Hygiene in orbit

Imagine your ordinary weekday morning. We wake up, go to the toilet, wash, brush our teeth, have breakfast, get dressed and go to work. Now imagine that you are in an orbital station, in a closed space, where, except of you, five other people live and work. There is no running water, you cannot open the tap and rinse your face. After brushing your teeth, you will not spit into the sink — because in weightlessness toothpaste and saliva will simply fly away and around. What to say about visiting the bathroom! So how do astronauts perform all these hygienic procedures in orbit?



The toilet is as vital a part of the ISS as air purification and water treatment systems. If for some reason all the bathrooms at the station fail and cannot be repaired, it will significantly complicate the life of the crew and may lead to its premature return to Earth. If such a nuisance occurs during a long expedition (such as a mission to Mars), it could even lead to the death of astronauts.

ISS toilet. Source: NASA

It is worth noting that the space bathroom has undergone a great evolution. Yes, the early American Mercury ships did not have a toilet at all. Since the duration of the first suborbital missions should not exceed 15 minutes, the designers believed that this would not be a problem. They were wrong. Already in the first flight, due to a long delay, the American astronaut Alan Shepard had to “pee” into his suit, which later became the subject of numerous jokes and gossip.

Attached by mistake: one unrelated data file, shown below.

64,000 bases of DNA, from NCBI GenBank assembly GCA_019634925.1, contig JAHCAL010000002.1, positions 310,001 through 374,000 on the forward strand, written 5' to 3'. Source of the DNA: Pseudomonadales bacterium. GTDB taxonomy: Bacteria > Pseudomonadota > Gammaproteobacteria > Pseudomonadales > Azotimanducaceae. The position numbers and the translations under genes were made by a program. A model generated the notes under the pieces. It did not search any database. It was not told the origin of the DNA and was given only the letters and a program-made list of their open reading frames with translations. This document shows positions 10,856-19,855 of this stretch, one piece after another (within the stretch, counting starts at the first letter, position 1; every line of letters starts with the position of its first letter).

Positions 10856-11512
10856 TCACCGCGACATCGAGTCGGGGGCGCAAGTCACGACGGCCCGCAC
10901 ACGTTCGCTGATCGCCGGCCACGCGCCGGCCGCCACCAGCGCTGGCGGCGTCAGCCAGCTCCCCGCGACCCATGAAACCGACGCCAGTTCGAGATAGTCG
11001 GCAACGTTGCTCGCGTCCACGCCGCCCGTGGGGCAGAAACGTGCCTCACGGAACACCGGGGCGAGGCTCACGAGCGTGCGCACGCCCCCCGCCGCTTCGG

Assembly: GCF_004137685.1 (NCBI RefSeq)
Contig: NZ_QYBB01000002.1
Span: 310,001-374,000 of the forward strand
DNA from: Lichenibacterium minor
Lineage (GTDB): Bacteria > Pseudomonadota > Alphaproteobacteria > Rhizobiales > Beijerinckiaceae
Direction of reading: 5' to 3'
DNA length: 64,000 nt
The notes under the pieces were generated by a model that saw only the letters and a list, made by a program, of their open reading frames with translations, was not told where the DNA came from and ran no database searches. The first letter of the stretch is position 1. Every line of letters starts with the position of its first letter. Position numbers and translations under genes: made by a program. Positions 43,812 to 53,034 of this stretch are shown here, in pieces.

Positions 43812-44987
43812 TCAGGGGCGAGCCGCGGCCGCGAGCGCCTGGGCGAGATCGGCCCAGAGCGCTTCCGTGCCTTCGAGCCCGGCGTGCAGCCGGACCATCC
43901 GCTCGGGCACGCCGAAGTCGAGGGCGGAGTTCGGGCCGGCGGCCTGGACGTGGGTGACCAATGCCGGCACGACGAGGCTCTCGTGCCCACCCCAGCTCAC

Fortunately, these times are long gone. There are currently two bathrooms on the ISS. One is located in the Zvezda module, the other — in the Tranquility module. If necessary, the station crew can also use the toilet in the domestic compartment of the Soyuz spacecraft.

What is a modern space toilet? It works on the principle of a vacuum cleaner. A tube with different nozzles is used. One is for men, the other — for women. To use it, you need to open the lid and activate the air pump, which will absorb liquid waste. The collection of solid waste is carried out on the same principle. The difference is that when performing this procedure, the astronaut must fasten special fasteners to the bathroom seat.

Solid waste is collected and further transported along with the garbage to transport ships, which are then sank in the non-navigable area of ​​the Pacific Ocean. As for urine, it is processed in the ISS regeneration system into water, which can then be used in the technical circuit of the station and for drinking.

Brushing teeth

The procedure of brushing teeth in space is not fundamentally different from that on Earth. Astronauts use water, ordinary toothbrushes and toothpaste. The main difference between brushing your teeth on Earth and in orbit is that at a space station, for obvious reasons, you can’t just spit toothpaste into a sink. Therefore, after brushing their teeth, astronauts either simply swallow it (toothpaste used on the ISS is edible), or gently spit it into a paper napkin, which is then disposed of with other garbage.

The ISS crew uses regular toothbrushes and edible toothpaste to brush their teeth. Source: NASA

Changing clothes

It is possible that when humanity colonizes the solar system in the future, engineers will develop washing machines that can work effectively in weightlessness. However, currently washing in space remains a luxury inaccessible to the inhabitants of orbital stations. Therefore, astronauts wear the same things for a long time. For example, they may not change socks for a week, not change a shirt for a month… This may not seem very hygienic, but because the ISS’s living quarters maintain a controlled environment with constant humidity and temperature, things get dirty there more slowly than on Earth.